We always have our ears to the ground, and if our interpretations are correct, A-Body Mopars are the hot ticket today. They're coming out of the woodwork like never before-making absolutely wonderful bone-stock restoration projects, and offering a delicious palette for superstreet modifieds. Since you might be thinking of getting in on the A-Body action, we've assembled our own musings on these spirited little compacts to give you some necessary information, and possibly some inspiration, for your own A-Body project.

Valiant '60-'62; Lancer '61-'62Chrysler entered the compact market in 1960 with the soundly engineered Valiant-the first A-Body-available as a four-door sedan or wagon. Virgil Exner, styling chief at Chrysler at the time, delighted in the extravagantly sculpted sheetmetal that inspires love or hate. In 1961, two-door Valiants entered the scene, and the Valiant became an official Plymouth model as Dodge debuted their A-Body Lancer in the same body styles in that year. The first-generation Valiants and their brethren Dodge Lancers were only available as six-cylinder cars, although the interesting 170-cube Hyper Pack four-barrel version of the Slant Six could deliver 148 hp at 5,200 rpm.

What We Like: The quirky one-of-a-kind styling (which leaves the general public wondering what it is), Hyper Packs, and the fact that they humiliated the competition in '60s baby grand racing with the Slant Sixes. The wagons are exceptionally cool.

What We Hate: The quirky one-of-a-kind styling seems to attract Hollywood freaks and alternative lifestyle weirdos-Hot Rod's Steve Magnante excepted.

The Factory Dream Combo: Hyper Pack, what else?

Our "Build It" Dream Combo: Let your imagination fly-there's no recipe for building these cars. How about a '62 Lancer wagon with a 408 stroker and injector stacks poking through the hood?

Scamp '71-'76In 1971, while Dodge was busy putting Dart front sheetmetal on the Plymouth Duster to create the Demon, the boys at Plymouth were fitting a Valiant nose onto the Dart to produce the "new" Plymouth Scamp. The Scamp was never offered as a factory musclecar, but it shared the crisp bodylines of the Dart hardtop. It looked quite good with the clean Valiant grille and bumpers. Powertrain options excluded the high performance V8s, although the 318-2V was available. Darts outsold Scamps by about three to one, but Scamps aren't particularly rare, with production averaging about 50,000 units per year for the first few years. Although not the kind of car that brings back war stories of the golden age, the Scamp is a good platform for a low-dollar high-performance build.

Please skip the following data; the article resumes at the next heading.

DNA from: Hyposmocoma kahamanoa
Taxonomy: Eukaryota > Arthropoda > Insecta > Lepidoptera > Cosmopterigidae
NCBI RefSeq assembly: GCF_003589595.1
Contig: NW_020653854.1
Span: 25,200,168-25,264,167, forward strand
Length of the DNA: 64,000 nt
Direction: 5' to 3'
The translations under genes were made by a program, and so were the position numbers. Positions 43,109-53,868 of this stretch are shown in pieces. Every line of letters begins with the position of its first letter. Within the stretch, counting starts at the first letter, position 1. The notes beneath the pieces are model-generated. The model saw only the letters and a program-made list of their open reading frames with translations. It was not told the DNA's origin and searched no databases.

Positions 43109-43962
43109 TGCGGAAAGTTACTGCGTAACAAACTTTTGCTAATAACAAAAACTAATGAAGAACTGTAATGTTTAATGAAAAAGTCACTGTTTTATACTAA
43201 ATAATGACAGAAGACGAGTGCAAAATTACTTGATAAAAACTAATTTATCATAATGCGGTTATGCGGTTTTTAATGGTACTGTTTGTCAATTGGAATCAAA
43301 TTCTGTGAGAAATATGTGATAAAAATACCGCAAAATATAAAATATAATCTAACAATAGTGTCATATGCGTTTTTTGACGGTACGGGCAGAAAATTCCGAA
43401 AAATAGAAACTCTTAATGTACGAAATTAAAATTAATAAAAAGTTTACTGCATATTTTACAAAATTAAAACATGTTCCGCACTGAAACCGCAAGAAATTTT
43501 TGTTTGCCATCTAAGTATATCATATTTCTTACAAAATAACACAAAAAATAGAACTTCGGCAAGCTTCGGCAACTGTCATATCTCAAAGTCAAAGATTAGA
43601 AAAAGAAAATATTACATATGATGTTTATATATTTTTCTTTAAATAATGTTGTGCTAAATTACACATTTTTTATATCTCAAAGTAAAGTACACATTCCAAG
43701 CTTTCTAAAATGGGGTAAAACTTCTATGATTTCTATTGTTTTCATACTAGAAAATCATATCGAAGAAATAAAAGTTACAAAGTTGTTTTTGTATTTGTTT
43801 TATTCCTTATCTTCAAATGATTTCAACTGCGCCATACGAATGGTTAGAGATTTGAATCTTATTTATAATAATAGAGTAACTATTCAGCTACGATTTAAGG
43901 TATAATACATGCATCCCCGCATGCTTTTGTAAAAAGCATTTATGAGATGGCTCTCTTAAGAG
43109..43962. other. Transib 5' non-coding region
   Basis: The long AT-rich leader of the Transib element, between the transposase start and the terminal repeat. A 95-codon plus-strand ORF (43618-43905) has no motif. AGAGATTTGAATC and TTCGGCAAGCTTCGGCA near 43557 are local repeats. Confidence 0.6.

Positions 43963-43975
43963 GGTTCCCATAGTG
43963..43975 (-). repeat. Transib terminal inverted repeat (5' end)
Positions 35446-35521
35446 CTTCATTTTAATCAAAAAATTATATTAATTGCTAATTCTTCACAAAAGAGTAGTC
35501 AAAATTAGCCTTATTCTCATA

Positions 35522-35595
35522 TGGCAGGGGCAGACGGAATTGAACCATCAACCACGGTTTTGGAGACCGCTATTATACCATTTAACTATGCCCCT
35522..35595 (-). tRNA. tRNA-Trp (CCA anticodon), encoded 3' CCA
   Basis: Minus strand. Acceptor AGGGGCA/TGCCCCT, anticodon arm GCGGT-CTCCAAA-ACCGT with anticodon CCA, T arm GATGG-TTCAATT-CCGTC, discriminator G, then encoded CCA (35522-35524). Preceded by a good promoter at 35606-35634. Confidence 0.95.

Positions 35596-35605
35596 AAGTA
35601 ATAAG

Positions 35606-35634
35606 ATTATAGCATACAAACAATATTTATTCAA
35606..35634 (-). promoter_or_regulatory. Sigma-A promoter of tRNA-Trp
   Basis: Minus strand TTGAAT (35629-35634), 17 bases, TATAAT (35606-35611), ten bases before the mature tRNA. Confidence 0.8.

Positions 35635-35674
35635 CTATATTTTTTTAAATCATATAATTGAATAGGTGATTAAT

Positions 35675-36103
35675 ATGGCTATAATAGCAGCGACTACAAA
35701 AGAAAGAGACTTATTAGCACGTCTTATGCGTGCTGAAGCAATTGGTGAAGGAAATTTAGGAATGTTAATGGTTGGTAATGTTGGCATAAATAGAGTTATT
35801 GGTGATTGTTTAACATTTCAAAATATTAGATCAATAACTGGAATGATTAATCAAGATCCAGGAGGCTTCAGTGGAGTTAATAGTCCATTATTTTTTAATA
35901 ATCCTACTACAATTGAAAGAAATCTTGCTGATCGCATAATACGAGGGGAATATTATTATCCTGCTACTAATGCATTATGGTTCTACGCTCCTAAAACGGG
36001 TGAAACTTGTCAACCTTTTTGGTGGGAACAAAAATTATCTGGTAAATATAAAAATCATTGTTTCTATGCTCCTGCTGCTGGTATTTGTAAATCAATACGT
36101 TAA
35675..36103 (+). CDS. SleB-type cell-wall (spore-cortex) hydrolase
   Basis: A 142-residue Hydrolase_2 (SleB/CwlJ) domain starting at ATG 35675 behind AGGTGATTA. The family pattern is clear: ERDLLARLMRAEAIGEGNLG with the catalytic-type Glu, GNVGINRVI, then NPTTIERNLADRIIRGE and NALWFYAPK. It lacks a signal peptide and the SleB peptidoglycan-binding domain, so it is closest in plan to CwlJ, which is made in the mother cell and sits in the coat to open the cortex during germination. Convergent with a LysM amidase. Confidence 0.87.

What We Like: People aren't breaking down doors to get at old Scamps, which keeps prices down. As easy to hot rod as any old Dart.

What We Hate: Having to explain to people that the "Dart" is actually a Scamp.

The Factory Dream Combo: The '76 Valiant Scamp Brougham 318 was as good as it ever got, with factory velour upholstery, woodgrain instrument clusters and trim, wide sill moldings, and a hood ornament. Not exactly our idea of a dream car, but grannies ate them up.

Our "Build It" Dream Combo: We'd take an early Scamp-say a '71-add a warmed 360 to replace the stock 318, and dust some Chevelles with our Duster/Dart hybrid.

Valiant/Dart '63-'66The Plymouth compacts made a break away from the bizarre styling of the early '60s with the introduction of the restyled Valiant line in 1963. Dodge's compacts were also completely restyled for '63-the Lancer name was dropped in favor of the Dart moniker, which in prior years had been attached to midsized Dodge B-Bodies. Darts were available in a GT trim level, in both two-door hardtop and convertible versions. Initially, all were six-cylinder powered, but a 273 2V became available in '64, then a 273 high-performance four-barrel engine appeared in '65. A few '66 Darts were built with a 275hp 273 for drag race purposes. Called the D-Dart, it was built to compete in the D-stock category.